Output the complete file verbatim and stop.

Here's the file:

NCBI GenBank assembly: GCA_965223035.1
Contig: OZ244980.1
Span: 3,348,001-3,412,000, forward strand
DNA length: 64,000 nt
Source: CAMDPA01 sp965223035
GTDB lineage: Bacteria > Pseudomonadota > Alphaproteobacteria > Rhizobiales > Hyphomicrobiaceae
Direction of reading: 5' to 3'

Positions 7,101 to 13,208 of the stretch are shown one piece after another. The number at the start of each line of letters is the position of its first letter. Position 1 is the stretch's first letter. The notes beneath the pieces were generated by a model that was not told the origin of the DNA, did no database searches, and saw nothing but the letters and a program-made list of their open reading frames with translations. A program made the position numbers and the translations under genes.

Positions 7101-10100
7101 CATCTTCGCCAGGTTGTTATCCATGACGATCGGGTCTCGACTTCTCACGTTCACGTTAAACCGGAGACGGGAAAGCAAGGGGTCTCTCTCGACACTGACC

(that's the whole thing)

NCBI GenBank assembly: GCA_965223035.1
Contig: OZ244980.1
Span: 3,348,001-3,412,000, forward strand
DNA length: 64,000 nt
Source: CAMDPA01 sp965223035
GTDB lineage: Bacteria > Pseudomonadota > Alphaproteobacteria > Rhizobiales > Hyphomicrobiaceae
Direction of reading: 5' to 3'

Positions 7,101 to 13,208 of the stretch are shown one piece after another. The number at the start of each line of letters is the position of its first letter. Position 1 is the stretch's first letter. The notes beneath the pieces were generated by a model that was not told the origin of the DNA, did no database searches, and saw nothing but the letters and a program-made list of their open reading frames with translations. A program made the position numbers and the translations under genes.

Positions 7101-10100
7101 CATCTTCGCCAGGTTGTTATCCATGACGATCGGGTCTCGACTTCTCACGTTCACGTTAAACCGGAGACGGGAAAGCAAGGGGTCTCTCTCGACACTGACC